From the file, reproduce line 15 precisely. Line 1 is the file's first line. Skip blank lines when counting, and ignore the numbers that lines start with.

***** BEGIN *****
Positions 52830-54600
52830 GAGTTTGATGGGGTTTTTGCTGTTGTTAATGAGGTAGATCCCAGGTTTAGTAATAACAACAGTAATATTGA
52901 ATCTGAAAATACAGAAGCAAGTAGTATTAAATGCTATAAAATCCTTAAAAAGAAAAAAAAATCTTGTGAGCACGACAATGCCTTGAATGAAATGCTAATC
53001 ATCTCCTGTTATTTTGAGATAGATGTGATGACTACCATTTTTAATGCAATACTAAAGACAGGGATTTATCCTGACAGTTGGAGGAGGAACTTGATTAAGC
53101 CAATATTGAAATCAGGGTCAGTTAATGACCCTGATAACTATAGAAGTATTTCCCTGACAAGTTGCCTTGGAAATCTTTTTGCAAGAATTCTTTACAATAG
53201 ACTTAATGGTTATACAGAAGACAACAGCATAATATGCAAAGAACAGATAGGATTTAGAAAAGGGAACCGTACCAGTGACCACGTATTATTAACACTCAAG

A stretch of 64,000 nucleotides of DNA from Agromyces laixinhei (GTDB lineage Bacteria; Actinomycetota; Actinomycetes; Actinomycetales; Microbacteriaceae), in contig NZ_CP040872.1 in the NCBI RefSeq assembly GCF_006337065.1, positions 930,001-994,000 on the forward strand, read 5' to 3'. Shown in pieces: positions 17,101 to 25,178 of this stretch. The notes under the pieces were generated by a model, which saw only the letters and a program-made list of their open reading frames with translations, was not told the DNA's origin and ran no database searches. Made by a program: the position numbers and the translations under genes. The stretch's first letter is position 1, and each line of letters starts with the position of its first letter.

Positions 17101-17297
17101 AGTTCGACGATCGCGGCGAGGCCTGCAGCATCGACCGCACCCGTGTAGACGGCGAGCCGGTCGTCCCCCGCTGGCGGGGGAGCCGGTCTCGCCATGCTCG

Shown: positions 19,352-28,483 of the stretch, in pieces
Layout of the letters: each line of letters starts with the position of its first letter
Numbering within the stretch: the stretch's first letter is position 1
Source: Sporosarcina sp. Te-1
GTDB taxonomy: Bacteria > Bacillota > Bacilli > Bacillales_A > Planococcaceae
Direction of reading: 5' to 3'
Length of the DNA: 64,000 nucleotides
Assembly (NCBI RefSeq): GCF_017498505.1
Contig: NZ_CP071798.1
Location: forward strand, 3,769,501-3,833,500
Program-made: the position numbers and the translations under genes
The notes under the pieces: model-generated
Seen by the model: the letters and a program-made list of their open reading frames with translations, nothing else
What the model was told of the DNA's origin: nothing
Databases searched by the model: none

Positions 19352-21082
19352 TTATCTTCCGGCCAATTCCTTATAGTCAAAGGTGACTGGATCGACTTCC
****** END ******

Direction of reading: 5' to 3'